Cambodia’s Constitutional Council must reject the numerous provisions of the Law on Associations and Non-Governmental Organizations (LANGO) that run counter to the country’s Charter, the Observatory for the Protection of Human Rights Defenders said today.
Paris, Geneva, Phnom Penh, July 28, 2015 – Cambodia’s Constitutional Council must reject the numerous provisions of the Law on Associations and Non-Governmental Organizations (LANGO) that run counter to the country’s Charter, the Observatory for the Protection of Human Rights Defenders said today.
The Constitutional Council is expected to review the LANGO by the end of July. Cambodia’s Constitution empowers the Council to rule on the constitutionality of laws adopted by Parliament. According to Article 142 of the Charter, provisions of legislation passed by Parliament that the Constitutional Council finds unconstitutional “shall not be promulgated or implemented.”
“The Constitutional Council must uphold its role of guardian of the Constitution and reject the numerous provisions of the LANGO that contradict key constitutional principles,” said FIDH President Karim Lahidji.
Article 35 of the Constitution grants all citizens the right to “participate actively in the political, economic, social and cultural life of the nation.” In contrast, Articles 8 and 9 of the LANGO infringe on this constitutionally-guaranteed right. Article 8 imposes a mandatory and highly discretionary registration process for all associations and NGOs. Article 9 compounds the situation, as it bans unregistered domestic associations and NGOs from conducting any activities. In addition, Article 24 of the LANGO requires domestic NGOs to maintain an undefined concept of “political neutrality.” This clause is not in line with Article 41 of the Constitution, which guarantees the right to freedom of opinion.
The above-mentioned provisions of LANGO also run afoul of the Constitution because they negate Article 31, which states that Cambodia recognizes and respects human rights as enshrined in the Universal Declaration of Human Rights (UDHR) and “all the treaties and conventions related to human rights, women’s rights and children’s rights.” Articles 19 and 20 of the UDHR and Articles 19 and 22 of the International Covenant on Civil and Political Rights (ICCPR) guarantee the right to freedom of opinion, expression, and association. Cambodia is a state party to the ICCPR.
“The key tenets of the LANGO are clearly unconstitutional. A reasoned analysis of the LANGO shows that the government completely ignored the country’s highest law when it drafted this awful piece of legislation,” said OMCT Secretary General Gerald Staberock.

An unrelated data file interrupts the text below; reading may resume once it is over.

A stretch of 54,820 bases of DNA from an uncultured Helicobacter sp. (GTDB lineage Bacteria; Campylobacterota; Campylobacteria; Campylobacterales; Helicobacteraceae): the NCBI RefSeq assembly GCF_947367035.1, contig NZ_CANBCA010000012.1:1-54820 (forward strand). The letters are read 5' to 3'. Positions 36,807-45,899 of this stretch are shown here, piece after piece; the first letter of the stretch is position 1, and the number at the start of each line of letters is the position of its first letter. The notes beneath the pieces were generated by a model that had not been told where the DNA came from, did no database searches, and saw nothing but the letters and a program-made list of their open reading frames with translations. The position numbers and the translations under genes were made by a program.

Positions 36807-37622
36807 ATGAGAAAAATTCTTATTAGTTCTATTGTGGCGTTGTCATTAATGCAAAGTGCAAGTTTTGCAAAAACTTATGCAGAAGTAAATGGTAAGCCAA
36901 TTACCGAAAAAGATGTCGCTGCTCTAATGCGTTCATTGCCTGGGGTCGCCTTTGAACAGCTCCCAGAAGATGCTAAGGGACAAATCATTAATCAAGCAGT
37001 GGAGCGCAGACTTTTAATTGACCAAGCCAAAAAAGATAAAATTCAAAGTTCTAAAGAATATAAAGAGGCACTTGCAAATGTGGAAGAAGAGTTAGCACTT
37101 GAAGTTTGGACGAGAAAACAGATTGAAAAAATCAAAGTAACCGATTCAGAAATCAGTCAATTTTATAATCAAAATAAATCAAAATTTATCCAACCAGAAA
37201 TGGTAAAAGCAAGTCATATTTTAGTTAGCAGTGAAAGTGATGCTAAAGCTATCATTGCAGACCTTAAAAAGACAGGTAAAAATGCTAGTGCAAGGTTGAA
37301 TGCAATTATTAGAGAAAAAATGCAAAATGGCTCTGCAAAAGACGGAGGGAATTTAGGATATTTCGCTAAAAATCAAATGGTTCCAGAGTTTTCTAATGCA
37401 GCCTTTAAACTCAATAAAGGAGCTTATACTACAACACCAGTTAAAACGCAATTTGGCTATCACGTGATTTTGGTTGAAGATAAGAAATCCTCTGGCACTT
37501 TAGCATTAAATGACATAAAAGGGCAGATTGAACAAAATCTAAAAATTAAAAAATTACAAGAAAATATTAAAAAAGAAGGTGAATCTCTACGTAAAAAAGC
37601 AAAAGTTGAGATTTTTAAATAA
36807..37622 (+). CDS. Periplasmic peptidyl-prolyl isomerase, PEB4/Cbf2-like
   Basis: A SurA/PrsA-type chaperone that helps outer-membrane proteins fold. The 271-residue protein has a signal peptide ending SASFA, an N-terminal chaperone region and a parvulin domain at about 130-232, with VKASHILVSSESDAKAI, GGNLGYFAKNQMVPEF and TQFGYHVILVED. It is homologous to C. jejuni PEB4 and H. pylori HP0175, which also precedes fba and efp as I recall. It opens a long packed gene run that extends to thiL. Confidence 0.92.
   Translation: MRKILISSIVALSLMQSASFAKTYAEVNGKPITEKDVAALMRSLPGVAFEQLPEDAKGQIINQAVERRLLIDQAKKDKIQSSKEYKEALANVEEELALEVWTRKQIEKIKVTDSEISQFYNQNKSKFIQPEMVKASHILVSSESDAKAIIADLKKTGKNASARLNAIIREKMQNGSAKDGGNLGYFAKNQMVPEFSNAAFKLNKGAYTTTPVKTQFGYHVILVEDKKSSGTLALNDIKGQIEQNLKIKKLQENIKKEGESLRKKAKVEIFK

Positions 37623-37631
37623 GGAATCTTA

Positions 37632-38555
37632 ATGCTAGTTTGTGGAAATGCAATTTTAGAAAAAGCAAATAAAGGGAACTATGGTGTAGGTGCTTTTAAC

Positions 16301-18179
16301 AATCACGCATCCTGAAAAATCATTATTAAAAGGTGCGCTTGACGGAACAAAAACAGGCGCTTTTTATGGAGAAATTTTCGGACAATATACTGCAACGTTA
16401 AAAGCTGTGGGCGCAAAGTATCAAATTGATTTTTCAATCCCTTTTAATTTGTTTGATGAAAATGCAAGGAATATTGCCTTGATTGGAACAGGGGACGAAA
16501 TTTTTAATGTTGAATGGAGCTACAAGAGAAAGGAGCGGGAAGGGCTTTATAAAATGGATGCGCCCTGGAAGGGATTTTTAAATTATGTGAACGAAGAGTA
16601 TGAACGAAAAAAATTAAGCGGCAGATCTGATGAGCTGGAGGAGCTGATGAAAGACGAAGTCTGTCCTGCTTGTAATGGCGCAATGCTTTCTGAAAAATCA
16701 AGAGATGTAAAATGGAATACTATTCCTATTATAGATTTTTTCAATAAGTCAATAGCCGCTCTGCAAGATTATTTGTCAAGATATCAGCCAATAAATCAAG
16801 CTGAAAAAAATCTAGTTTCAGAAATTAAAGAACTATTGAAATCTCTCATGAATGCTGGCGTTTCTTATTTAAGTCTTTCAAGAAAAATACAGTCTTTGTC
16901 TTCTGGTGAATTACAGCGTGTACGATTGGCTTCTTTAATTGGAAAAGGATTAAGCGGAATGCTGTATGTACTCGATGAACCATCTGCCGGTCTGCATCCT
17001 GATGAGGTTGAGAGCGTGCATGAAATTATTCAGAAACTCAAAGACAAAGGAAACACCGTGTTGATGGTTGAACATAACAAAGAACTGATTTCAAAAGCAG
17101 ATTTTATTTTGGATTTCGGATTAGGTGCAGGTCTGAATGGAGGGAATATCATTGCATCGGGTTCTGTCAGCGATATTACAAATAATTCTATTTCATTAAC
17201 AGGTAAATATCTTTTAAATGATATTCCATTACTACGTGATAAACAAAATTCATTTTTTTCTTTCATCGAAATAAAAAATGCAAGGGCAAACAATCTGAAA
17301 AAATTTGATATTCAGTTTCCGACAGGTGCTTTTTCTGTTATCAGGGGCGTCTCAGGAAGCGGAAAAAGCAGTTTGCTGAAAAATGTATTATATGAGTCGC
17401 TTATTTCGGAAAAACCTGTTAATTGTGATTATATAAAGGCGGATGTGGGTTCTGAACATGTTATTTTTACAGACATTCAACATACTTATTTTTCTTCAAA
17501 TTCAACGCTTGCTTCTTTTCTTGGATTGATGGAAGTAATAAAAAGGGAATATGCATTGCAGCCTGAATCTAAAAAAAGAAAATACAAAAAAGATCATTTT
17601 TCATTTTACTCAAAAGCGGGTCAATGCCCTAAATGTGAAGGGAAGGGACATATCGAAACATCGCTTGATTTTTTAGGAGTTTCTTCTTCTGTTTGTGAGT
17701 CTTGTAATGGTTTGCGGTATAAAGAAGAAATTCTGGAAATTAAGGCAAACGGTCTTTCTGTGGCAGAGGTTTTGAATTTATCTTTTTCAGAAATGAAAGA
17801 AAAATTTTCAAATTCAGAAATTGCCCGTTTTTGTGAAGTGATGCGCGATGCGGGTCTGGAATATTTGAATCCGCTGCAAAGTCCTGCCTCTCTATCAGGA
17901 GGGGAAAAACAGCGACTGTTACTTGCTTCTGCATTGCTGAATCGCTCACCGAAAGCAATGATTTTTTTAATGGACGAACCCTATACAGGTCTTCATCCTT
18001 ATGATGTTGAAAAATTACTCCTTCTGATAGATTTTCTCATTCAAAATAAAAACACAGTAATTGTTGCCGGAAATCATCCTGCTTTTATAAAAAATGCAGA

The LANGO was adopted by the National Assembly and the Senate on July 13 and 24 respectively. On both occasions, elected representatives from the ruling Cambodian People’s Party (CPP), which holds the majority in both houses of Parliament, voted in favour of passing the LANGO, while members of the opposition boycotted the vote to protest the draft law.
The Observatory had previously called for the withdrawal of the LANGO because it was drafted without any meaningful consultation with concerned stakeholders. The LANGO contains unnecessary restrictions on the right to freedom of association, excessive penalties, and grants authorities indiscriminate and arbitrary powers over registration and de-registration of civil society groups and NGOs. The LANGO legalizes the control and censorship of activities undertaken by domestic and international associations and NGOs.
The restrictions on the right to freedom of association contained in the LANGO go well beyond the permissible limitations allowed by international human rights law and serve no legitimate purpose. The Observatory maintains that the legislation already in force in Cambodia is sufficient to appropriately regulate the activities of associations and NGOs and to allow the prosecution of criminal acts if committed.
The Observatory for the Protection of Human Rights Defenders (OBS) was created in 1997 by FIDH and OMCT. The objective of this programme is to intervene to prevent or remedy to situations of repression against human rights defenders.
For more information, please contact:
- FIDH: Arthur Manet/Lucie Kroening: + 33 1 43 55 25 18
- OMCT: Miguel Martín Zumalacárregui: +41 22 809 49 24